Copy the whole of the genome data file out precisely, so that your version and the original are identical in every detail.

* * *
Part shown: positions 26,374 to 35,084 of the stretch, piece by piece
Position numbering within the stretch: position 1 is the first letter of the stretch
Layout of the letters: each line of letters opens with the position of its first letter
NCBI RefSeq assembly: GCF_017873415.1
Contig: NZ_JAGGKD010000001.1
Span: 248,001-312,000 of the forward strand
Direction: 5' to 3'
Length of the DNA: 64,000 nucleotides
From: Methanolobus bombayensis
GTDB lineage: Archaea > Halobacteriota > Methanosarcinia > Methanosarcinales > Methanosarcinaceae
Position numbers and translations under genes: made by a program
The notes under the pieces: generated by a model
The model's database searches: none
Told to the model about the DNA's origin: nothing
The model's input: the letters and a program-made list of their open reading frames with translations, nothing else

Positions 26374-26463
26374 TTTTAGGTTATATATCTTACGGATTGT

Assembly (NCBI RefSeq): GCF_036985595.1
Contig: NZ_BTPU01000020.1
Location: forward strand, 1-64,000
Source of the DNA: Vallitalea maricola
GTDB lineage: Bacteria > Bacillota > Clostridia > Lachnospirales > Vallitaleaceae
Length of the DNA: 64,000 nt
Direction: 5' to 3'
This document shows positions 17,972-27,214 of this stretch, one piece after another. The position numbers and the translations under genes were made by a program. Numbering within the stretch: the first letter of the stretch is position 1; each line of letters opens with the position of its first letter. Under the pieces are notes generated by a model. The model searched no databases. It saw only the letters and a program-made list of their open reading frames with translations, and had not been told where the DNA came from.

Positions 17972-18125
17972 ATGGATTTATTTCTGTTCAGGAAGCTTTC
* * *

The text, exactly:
Part shown: positions 26,374 to 35,084 of the stretch, piece by piece
Position numbering within the stretch: position 1 is the first letter of the stretch
Layout of the letters: each line of letters opens with the position of its first letter
NCBI RefSeq assembly: GCF_017873415.1
Contig: NZ_JAGGKD010000001.1
Span: 248,001-312,000 of the forward strand
Direction: 5' to 3'
Length of the DNA: 64,000 nucleotides
From: Methanolobus bombayensis
GTDB lineage: Archaea > Halobacteriota > Methanosarcinia > Methanosarcinales > Methanosarcinaceae
Position numbers and translations under genes: made by a program
The notes under the pieces: generated by a model
The model's database searches: none
Told to the model about the DNA's origin: nothing
The model's input: the letters and a program-made list of their open reading frames with translations, nothing else

Positions 26374-26463
26374 TTTTAGGTTATATATCTTACGGATTGT

Assembly (NCBI RefSeq): GCF_036985595.1
Contig: NZ_BTPU01000020.1
Location: forward strand, 1-64,000
Source of the DNA: Vallitalea maricola
GTDB lineage: Bacteria > Bacillota > Clostridia > Lachnospirales > Vallitaleaceae
Length of the DNA: 64,000 nt
Direction: 5' to 3'
This document shows positions 17,972-27,214 of this stretch, one piece after another. The position numbers and the translations under genes were made by a program. Numbering within the stretch: the first letter of the stretch is position 1; each line of letters opens with the position of its first letter. Under the pieces are notes generated by a model. The model searched no databases. It saw only the letters and a program-made list of their open reading frames with translations, and had not been told where the DNA came from.

Positions 17972-18125
17972 ATGGATTTATTTCTGTTCAGGAAGCTTTC